Amherst News-Times, 2000-05-10
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Doctor has eye on business — Page 7|Girls set new track records — Page 11 it I I Amherst News-Tim< n *•» 3 O — TO —' •—< ■— J* O O S X 0C < X -" .— rn t—* .f, <- ■!■> 9 3 -t — *> O »•» Wednesday, May 10, 2000 Amherst, Ohio Hailing Ohio's heroes Ohio author Rick Sowash visited Harris Elementary School last Friday. The author, known for his energetic storytelling and musical renditions, entertained students with a little help from the fourth grade student body. Teachers Sherri Parent and Dave Zajkowski had their 46 students participate in the "Heroes of Ohio: 23 True Tales of Courage and Character; a presentation based on a book Sowash wrote. Students researched and studied famous Ohio historical figures, such as Johnny Ap- pleseed, Neil Armstrong, and Ton! Morrison. Stsudents then dressed as the heroes and answered questions by Sowash concerning their character. At left Sowash asks Kevin Diedirck, right, questions about Simon Kenton, a man who once saved Daniel Boone's life. At right, Sowash, center, waives with the fourth grade students who participated in the program. (News-Times photos by Keith Gribbins) Community Chorus to entertain in concert by KEITH GRIBBINS News-Times reporter The Amherst Community Chorus has readied their eclectic group of choral talent to shower the Amherst populace with their spring concert "Encore" on Friday. May 12. The 73 members of the community chorus are not only a smattering of different styles of vocal talent, but a melting pot of age and background that is a pretty good representation of Lorain County, according to director and co-founder Simone Gall. At 7:30 in the evening at Sl Joseph's Social Hall, the Amherst group will take to the risers to give the locals a 35-minute retrospective on the last 100 years of music in a millennium review performance. "It's toe-tapping, foot-stomping, just a high energy performance," explained Gall. "We have a wide variety of music for everyone. It's going to be a very uplifting performance. So just sit back, relax, and let us take you on a trip down memory lane." The presentation will contain seven sections, focusing on different styles or compilations of music. The Amherst Community Chorus will perform their Spring Concert Friday, May 12 at 7:30 p.m. at St. Joseph's Social Hall in Am herst. The singers, made up of 54 women and 19 men, are a compilation of all ages and backgrounds. From "That Old Black Magic" and "You Are the Sunshine of My Life" to 'Twist and Shout" and "Imagine" the local singers are aiming to bum down the house with the melodies that captured the attention of the last lOO^years. Gall, a vocal instructor al Powers Elementary, teamed up Debbie Le- Sucr, husband Steve, a vocal teacher at Lorain Whitter, and members of the group to compile the musical mix. "It depends on what's best and brand new. We want something with audience appeal," stated Gall about the chorus's musical choices. "Something with universal appeal, no matter where we go." That dedication to the integrity of the program along with their musi cal talent has made the group a favorite all over Lorain County. Visiting retirement homes, the local Jamboree, Anchor Lodge, and making seasonal performances, the community chorus has found their niche in the surrounding areas. The chorus is already slated for the Berlin Basket Festival in August and is booked up with seven engagements for the Christmas season. The vocalists that make up the musical group are all volunteers, and make up an interesting cluster of individuals, according to Gall. The chorus is made up of 54 women and 19 men from not just Amherst, but Berlin Heights, Brownhelm, Collins, Elyria, Grafton, Lorain, and Wakemen. The group boosts couples, families, and individuals from all walks of life and with ages from the teens to the 80s. "It's a lot of talent from all over this area that would have been unrecognized and untapped without the chorus," stated Gall. Gall and members encourage the public to come out and invest an evening with the community chorus that will begin with "Do You Hear the People Sing" from Les Miser- ables arid end with the group's signature piece, "The Old Irish Blessing". Tickets can be purchased at the door, adults will cost $4, senior citizens $3, students $2, and children under five may attend for free. Matt Adkins, shown with his parents, earned the rank of Eagle Scout during a spe cial ceremony held March 12. Junior Achievement gives students work experience Adkins named Eagle Scout during March ceremonies Matthew Adkins was honored Sunday, March 12, with the presentation of his Eagle Award. Adkins served as Quartermaster, Patrol Leader and Senior Patrol Leader. He has earned 22 merit Since 1992, he has earned seven Serial awards, including Red oss First Aid, CPR and is the fourth recipient of the Donald Jameson Lifetime Scouting Achievement Award. Adkins's Eagle Service Project was organising and leading the building and installation of four new benches in Lorain County MetroParks' French Creek Reservation. Lorain mayor Criag Foltin presented Adkins with a proclamation from the city of Lorain, recognizing his achievement of attaining the rankofBafto. by KEITH GRIBBINS News-Times reporter Nord Junior High students have been getting a chance to see the world of work from their desks. The local junior high has teamed up with the Junior Achievement of Lorain County to supply the student body with a program that teaches kids how to develop positive attitudes about their education and how it relates to the working establishments that are in store for their futures. Only in its first year at the junior high. Junior Achievement is opumiMic about Inspiring ihe young people of Nord to the value of free enterprise, business, and economics in hopes of improving the quality of life for the work force of the future, according to program manager Mary Ann Littell. "We build bridges between to grow," Littell stated. "We get people from the community to share their perspective of being in the real world in the classroom. It's really quite exciting." Junior Achievement has fostered such a relationship with Johnson Controls, an assembly line company that focuses on the welding and assemble of seats for the Ford Econoline Van. Three Johnson employees devoted 45 minutes a week in the past few months in Nord classrooms, leading students in activities that are relevant in today's work world. For months seventh and eighth grade students have explored careers, learning proper interviewing techniques, creating personal budgets, digesting business operations, while all the time getting to sink their teeth into the notions of free enterprise in the United States. Students became immersed in global economics, personal finance, and tat American The eighth graders center on the principal characteristics of the US economic system and the role of business in iL Their activities reinforced economic concepts taught in U.S. history, state history, and civic courses. They also teamed the steps in organizing a business and producing and marketing a product as well as studying the social responsibilities of business and the role of government in the U.S. economy. The seventh grade program focused more on helping students assess their personal skills, interests, explore career options, learn job-hunting skills, and simply discover the overall value of an education, Technically the program centered on budgets, personal and family financial management, and the use of credit. But these activities also reinforced the economic concepts taught in chaining a career and learning life skills, "It's a great way of bringing the i naimiiKy huo ure CONTMUEO en nag* a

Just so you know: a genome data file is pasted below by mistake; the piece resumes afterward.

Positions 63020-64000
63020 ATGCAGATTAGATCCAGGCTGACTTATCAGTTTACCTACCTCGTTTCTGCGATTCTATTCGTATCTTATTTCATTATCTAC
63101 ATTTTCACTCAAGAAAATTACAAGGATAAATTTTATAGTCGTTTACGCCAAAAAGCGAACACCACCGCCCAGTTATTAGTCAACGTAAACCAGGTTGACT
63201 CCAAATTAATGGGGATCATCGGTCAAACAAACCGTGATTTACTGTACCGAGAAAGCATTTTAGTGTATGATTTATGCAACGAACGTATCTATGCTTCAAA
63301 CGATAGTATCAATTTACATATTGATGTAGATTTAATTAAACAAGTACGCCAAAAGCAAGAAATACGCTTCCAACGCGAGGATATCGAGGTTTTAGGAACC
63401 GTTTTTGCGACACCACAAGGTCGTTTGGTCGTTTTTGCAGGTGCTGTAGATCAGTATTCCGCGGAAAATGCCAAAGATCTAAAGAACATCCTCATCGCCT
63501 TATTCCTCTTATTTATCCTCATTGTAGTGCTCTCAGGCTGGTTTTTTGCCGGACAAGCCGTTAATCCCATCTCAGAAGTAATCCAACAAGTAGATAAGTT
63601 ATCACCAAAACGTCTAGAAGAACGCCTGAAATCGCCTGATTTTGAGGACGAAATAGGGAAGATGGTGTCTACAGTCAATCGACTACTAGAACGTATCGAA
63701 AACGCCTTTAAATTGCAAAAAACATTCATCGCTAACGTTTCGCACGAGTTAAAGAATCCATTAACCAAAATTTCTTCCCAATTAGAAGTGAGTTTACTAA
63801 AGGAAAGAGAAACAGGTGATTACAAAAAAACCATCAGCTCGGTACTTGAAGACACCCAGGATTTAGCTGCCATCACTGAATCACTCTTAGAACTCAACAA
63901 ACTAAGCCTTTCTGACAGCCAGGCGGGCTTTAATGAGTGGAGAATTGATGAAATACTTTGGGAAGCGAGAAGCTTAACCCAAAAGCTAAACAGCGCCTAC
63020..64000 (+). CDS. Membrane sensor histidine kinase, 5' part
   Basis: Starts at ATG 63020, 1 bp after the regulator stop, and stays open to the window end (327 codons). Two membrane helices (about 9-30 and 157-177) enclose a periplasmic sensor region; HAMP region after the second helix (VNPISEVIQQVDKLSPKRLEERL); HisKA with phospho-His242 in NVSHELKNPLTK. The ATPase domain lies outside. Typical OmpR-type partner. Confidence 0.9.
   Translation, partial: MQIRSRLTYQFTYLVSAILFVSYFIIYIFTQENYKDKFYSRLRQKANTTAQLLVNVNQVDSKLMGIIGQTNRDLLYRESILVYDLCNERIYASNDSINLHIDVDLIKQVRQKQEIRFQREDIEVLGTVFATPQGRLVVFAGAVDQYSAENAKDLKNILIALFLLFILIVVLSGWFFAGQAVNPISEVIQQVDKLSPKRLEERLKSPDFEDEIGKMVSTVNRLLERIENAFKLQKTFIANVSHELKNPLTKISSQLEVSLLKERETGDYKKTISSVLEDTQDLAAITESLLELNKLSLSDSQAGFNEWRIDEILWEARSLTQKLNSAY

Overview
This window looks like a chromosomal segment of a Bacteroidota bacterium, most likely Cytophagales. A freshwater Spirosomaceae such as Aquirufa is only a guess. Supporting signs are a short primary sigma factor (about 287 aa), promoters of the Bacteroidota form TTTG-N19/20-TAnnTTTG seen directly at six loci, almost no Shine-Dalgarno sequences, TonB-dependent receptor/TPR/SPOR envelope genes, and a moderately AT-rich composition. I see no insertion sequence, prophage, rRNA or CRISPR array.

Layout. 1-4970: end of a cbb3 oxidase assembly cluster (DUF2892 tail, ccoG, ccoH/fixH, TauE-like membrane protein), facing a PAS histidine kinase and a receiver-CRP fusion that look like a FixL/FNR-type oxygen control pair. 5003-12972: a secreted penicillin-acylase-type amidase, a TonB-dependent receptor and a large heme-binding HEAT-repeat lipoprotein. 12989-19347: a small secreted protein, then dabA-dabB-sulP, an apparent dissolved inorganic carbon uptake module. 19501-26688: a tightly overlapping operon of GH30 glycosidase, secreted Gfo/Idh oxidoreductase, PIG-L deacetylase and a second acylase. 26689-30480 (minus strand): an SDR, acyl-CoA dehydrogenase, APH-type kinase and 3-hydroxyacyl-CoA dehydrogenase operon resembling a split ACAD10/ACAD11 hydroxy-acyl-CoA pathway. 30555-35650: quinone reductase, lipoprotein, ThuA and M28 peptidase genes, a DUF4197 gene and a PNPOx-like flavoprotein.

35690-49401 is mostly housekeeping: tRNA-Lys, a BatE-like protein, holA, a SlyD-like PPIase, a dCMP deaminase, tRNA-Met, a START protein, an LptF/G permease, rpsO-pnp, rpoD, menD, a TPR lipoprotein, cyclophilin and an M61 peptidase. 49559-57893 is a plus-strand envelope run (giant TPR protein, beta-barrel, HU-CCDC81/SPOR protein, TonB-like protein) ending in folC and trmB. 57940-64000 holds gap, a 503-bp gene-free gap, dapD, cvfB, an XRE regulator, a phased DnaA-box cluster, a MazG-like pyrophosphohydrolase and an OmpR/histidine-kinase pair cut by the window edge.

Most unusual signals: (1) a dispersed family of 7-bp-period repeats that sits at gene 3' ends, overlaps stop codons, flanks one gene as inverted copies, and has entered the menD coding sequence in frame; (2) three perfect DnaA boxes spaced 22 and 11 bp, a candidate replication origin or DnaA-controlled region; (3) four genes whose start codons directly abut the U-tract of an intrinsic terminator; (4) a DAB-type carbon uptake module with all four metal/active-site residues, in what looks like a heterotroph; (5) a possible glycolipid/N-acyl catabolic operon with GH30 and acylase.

|Title||Amherst News-Times, 2000-05-10|
|Date of Original||10-MAY-2000|
|Submitting Institution||Ohio Historical Society|